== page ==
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    ABSTRACT: Stay on target: The cucurbit[7]uril derivative 1, which bears a covalently attached biotin targeting ligand allows for the efficient delivery of oxaliplatin as its 1⋅oxaliplatin complex to cancer cells resulting in enhanced cytotoxicity relative to oxaliplatin alone.
    Angewandte Chemie International Edition 11/2013; 52(46). DOI:10.1002/anie.201305061 · 11.26 Impact Factor
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    Volker Briken · Sarah E Ahlbrand · Swati Shah ·
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    ABSTRACT: The production of IL-1β during the infection with Mycobacterium tuberculosis (Mtb) is important for successful host immune defense. In macrophages and dendritic cells the host cell inflammasome is crucial for generation of secreted IL-1β in response to Mtb infections. In these cell types Mtb infection only activates the NLRP3-inflammasome. New reports demonstrate that nitric oxide has an important function in the negative regulation of the NLRP3-inflammasome to reduce tissue damage during Mtb infections. The type I interferon, IFN-β, is induced after Mtb infections and can also suppress NLRP3-inflammasome activation. In contrast, IFN-β increases activity of the AIM2-inflammasome after infection with intracellular pathogens such as Francisella tularensis and Listeria monocytogenes. Recent results demonstrate that non-tuberculous mycobacteria but not virulent Mtb induce the AIM2-inflammasome in an IFN-β dependent matter. Indeed, Mtb inhibits AIM2-inflammasome activation via its ESX-1 secretion system. This novel immune evasion mechanism may help Mtb to allow the induction of low levels of IFN-β to suppress the NLRP3-inflammasome without activating the AIM2-inflammasome.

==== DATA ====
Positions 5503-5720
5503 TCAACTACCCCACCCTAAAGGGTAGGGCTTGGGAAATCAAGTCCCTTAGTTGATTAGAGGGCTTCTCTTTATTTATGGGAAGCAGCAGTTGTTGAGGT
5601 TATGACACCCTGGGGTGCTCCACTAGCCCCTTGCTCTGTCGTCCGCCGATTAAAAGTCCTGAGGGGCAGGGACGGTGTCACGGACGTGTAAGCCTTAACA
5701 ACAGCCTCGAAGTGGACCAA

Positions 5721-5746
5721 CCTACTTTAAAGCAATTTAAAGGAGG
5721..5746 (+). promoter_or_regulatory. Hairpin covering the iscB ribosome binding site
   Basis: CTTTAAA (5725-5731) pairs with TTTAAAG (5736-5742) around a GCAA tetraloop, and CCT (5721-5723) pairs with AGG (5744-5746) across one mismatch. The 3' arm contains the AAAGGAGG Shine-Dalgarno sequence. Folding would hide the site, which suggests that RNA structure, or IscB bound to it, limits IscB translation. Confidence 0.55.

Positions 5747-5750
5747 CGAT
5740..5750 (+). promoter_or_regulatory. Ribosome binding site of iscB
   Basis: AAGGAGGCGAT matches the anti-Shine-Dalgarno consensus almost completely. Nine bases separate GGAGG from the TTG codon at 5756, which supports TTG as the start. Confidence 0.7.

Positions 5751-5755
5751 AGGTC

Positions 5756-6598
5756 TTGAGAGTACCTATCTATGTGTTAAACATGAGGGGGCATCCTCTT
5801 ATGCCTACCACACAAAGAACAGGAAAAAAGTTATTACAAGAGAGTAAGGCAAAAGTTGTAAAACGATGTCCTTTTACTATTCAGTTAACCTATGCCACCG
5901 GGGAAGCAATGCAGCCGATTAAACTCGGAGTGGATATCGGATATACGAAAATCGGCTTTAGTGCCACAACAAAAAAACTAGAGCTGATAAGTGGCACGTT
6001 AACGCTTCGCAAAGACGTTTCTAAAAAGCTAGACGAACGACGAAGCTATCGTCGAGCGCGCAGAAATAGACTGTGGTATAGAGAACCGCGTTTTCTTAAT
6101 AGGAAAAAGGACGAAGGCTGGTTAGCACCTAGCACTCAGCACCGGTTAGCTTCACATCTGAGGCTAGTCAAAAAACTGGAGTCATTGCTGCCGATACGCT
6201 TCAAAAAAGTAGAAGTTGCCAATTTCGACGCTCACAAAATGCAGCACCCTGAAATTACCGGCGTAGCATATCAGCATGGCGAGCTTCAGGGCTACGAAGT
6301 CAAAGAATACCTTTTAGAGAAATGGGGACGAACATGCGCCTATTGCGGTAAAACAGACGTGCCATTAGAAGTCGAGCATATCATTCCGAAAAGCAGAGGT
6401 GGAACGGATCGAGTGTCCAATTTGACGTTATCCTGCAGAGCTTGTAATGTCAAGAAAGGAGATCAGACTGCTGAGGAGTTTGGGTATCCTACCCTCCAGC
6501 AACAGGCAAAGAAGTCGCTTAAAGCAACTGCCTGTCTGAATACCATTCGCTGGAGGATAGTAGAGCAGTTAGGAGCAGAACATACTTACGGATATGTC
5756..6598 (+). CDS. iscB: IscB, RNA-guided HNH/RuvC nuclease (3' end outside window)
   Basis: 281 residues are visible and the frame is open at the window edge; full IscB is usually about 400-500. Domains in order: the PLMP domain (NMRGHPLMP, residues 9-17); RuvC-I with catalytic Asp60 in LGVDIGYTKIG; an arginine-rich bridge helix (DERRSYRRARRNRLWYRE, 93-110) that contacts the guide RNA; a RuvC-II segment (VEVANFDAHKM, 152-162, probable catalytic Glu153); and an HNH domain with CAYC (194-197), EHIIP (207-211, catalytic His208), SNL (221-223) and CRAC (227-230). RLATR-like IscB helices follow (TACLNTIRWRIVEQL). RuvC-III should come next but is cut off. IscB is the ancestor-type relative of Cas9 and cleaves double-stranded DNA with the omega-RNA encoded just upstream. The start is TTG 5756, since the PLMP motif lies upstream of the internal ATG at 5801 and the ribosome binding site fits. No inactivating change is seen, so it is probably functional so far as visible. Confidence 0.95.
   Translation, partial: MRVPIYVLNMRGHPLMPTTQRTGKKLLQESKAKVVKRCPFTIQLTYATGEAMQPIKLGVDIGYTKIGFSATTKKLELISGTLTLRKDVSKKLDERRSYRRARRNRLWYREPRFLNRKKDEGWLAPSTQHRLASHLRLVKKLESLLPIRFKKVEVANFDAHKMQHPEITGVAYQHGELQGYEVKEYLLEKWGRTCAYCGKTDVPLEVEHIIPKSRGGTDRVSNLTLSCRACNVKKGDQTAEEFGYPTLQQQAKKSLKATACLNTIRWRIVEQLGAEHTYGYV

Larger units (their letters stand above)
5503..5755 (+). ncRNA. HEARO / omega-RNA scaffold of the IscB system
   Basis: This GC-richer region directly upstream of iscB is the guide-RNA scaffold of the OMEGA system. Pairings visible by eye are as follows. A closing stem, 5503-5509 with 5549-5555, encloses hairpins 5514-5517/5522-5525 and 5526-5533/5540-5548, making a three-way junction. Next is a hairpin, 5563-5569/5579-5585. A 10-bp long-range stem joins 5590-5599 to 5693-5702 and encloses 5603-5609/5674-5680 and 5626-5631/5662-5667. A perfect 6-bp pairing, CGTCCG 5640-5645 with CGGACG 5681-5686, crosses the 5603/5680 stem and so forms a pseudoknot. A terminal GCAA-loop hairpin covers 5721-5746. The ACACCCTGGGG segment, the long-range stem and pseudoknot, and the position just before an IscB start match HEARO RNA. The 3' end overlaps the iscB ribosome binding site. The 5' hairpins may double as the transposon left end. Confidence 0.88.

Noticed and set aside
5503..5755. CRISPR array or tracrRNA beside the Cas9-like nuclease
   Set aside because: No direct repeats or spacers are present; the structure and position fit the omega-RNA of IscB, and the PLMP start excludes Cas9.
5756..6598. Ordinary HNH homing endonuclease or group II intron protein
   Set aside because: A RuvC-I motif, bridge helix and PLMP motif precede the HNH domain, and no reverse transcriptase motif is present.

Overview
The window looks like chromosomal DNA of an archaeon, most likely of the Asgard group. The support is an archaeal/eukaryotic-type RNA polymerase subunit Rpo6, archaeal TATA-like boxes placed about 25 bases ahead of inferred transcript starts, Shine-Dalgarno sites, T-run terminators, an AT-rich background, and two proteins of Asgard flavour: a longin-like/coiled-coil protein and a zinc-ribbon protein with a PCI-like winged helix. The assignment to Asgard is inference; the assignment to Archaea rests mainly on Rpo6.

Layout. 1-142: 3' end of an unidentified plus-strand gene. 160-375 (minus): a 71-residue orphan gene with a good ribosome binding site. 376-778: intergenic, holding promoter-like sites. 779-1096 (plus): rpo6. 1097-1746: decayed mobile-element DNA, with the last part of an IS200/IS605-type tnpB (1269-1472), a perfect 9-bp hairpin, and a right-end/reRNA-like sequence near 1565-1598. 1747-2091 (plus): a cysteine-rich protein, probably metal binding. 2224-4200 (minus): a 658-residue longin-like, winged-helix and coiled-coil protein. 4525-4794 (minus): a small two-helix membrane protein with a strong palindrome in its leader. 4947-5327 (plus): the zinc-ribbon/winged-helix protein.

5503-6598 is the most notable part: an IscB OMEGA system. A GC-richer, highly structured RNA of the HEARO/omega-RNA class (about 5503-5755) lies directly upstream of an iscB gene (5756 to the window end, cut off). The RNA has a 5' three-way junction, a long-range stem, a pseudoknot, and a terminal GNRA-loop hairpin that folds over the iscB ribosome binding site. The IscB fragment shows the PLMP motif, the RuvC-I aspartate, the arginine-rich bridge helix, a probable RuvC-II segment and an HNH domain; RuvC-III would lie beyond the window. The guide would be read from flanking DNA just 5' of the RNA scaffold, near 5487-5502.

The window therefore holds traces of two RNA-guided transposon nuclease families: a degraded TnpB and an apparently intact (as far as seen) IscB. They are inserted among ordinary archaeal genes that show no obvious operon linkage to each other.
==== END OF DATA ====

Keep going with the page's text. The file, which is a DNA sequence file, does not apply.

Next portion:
Frontiers in Cellular and Infection Microbiology 10/2013; 3:62. DOI:10.3389/fcimb.2013.00062 · 3.72 Impact Factor
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    ABSTRACT: Mycobacterium tuberculosis extracellular DNA gains access to the host cell cytosol via the ESX-1 secretion system. It is puzzling that this extracellular DNA of M. tuberculosis does not induce activation of the absent in melanoma 2 (AIM2) inflammasome because AIM2 recognizes cytosolic DNA. In this study, we show that nonvirulent mycobacteria such as Mycobacterium smegmatis induce AIM2 inflammasome activation, which is dependent on their strong induction of IFN-β production. In contrast, M. tuberculosis, but not an ESX-1-deficient mutant, inhibits the AIM2 inflammasome activation induced by either M. smegmatis or transfected dsDNA. The inhibition does not involve changes in host cell AIM2 mRNA or protein levels but led to decreased activation of caspase-1. We furthermore demonstrate that M. tuberculosis inhibits IFN-β production and signaling, which was partially responsible for the inhibition of AIM2 activation. In conclusion, we report a novel immune evasion mechanism of M. tuberculosis that involves the ESX-1-dependent, direct or indirect, suppression of the host cell AIM2 inflammasome activation during infection.
    The Journal of Immunology 08/2013; 191(7). DOI:10.4049/jimmunol.1301331 · 4.92 Impact Factor
  • Gaya Hettiarachchi · Da Ma · Duc Nguyen · Lyle Isaacs · Volker Briken ·

    Cancer Research 08/2013; 73(8 Supplement):4347-4347. DOI:10.1158/1538-7445.AM2013-4347 · 9.33 Impact Factor
  • Volker Briken ·